What Are Concrete Floors At Grade?

Floors on ground should preferably not be constructed in low-lying areas that are wet from ground water or periodically flooded with surface water. The ground should slope away from the floor.

The level of the finished floor should be at least 6 in above grade. Further protection against ground moisture and possible flooding of the slab from heavy surface runoffs may be obtained with subsurface drains located at the elevation of the wall footings.

All organic material and topsoil of poor bearing value should be removed in preparation of the subgrade, which should have a uniform bearing value to prevent unequal settlement of the floor slab. Backfill should be tamped and compacted in layers not exceeding 6 in in depth.

Where the subgrade is well-drained, as where subsurface drains are used or are unnecessary, floor slabs of residences should be insulated either by placing a granular fill over the subgrade or by use of a lightweight-aggregate concrete slab covered with a wearing surface of gravel or stone concrete.

The granular fill, if used, should have a minimum thickness of 5 in and may consist of coarse slag, gravel, or crushed stone, preferably of 1-in minimum size. A layer of 3-, 4-, or 6-in-thick hollow masonry building units is preferred to gravel fill for insulation and provides a smooth, level bearing surface.

Moisture from the ground may be absorbed by the floor slab. Floor coverings, such as oil-base paints, linoleum, and asphalt tile, acting as a vapor barrier over the slab, may be damaged as a result.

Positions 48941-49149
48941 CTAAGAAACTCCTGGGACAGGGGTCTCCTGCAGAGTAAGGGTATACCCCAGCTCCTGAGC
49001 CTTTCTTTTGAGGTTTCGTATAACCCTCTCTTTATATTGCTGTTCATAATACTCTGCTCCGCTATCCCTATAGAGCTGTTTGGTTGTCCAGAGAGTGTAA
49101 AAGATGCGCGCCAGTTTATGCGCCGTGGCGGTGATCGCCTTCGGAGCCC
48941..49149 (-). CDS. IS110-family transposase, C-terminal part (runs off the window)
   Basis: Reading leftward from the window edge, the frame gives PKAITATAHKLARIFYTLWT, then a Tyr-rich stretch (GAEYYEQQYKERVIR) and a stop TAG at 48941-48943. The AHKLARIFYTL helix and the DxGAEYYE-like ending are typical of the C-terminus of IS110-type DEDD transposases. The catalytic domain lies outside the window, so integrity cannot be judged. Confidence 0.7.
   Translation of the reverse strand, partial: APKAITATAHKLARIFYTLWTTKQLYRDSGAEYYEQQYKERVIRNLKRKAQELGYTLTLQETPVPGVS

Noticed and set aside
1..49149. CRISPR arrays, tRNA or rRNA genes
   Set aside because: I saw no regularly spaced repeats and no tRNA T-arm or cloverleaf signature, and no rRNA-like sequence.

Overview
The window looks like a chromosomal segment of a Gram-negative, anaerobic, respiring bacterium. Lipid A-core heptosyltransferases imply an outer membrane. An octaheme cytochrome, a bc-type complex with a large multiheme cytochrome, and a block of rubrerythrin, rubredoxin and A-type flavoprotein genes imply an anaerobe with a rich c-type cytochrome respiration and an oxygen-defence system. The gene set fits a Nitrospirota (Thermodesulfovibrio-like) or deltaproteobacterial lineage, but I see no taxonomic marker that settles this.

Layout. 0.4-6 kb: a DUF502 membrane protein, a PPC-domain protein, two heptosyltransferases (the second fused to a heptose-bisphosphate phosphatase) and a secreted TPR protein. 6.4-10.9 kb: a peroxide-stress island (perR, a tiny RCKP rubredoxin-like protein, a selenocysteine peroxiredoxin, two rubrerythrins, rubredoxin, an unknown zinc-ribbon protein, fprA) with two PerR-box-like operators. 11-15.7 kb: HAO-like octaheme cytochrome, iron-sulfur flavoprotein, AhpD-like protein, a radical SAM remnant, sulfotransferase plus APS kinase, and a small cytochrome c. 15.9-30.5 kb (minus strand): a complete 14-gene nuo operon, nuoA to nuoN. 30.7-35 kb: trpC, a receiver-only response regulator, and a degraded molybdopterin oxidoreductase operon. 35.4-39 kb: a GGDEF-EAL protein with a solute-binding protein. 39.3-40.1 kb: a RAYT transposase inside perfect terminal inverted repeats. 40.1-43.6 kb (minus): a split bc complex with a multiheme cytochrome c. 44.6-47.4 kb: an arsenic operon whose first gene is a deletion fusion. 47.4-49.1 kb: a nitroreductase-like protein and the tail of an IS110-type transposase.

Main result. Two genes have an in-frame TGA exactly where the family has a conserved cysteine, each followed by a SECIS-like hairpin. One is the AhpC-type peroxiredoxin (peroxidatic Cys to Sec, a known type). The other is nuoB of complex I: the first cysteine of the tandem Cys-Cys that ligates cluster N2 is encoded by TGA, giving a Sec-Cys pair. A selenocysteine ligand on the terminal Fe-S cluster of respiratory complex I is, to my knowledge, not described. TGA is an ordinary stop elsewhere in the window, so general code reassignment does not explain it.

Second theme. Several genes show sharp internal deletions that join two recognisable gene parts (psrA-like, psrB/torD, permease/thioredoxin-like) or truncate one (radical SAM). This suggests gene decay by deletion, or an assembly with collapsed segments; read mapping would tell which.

If such floor coverings are used and where a complete barrier against the rise of moisture from the ground is desired, a twoply bituminous membrane or other waterproofing material should be placed beneath the slab and over the insulating concrete or granular fill (Fig. 3.8).

The top of the lightweight-aggregate concrete, if used, should be troweled or brushed to a smooth level surface for the membrane. The top of the granular fill should be covered with a grout coating, similarly finished. (The grout coat, 1⁄2 to 1 in thick, may consist of a 1:3 or a 1:4 mix by volume of portland cement and sand. Some 3⁄8- or 1⁄2-in maximum-sized coarse aggregate may be added to the grout if desired.)

After the top surface of the insulating concrete or grout coating has hardened and dried, it should be mopped with hot asphalt or coal-tar pitch and covered before cooling with a lapped layer of 15-lb bituminous saturated felt.

The first ply of felt then should be mopped with hot bitumen and a second ply of felt laid and mopped on its top surface. Care should be exercised not to puncture the membrane, which should preferably be covered with a coating of mortar, immediately after its completion. If properly laid and protected from damage, the membrane may be considered to be a waterproof barrier.

Where there is no possible danger of water reaching the underside of the floor, a single layer of 55-lb smooth-surface asphalt roll roofing or an equivalent waterproofing membrane may be used under the floor. Joints between the sheets should be lapped and sealed with bituminous mastic.

Great care should be taken to prevent puncturing of the roofing layer during concreting operations. When so installed, asphalt roll roofing provides a low-cost and adequate barrier against the movement of excessive amounts of moisture by capillarity and in the form of vapor.

In areas with year-round warm climates, insulation can be omitted. (‘‘A Guide to the Use of Waterproofing, Dampproofing, Protective and Decorative Barrier Systems for Concrete,’’ ACI 515.1R, American Concrete Institute.)

Related post


Post a Comment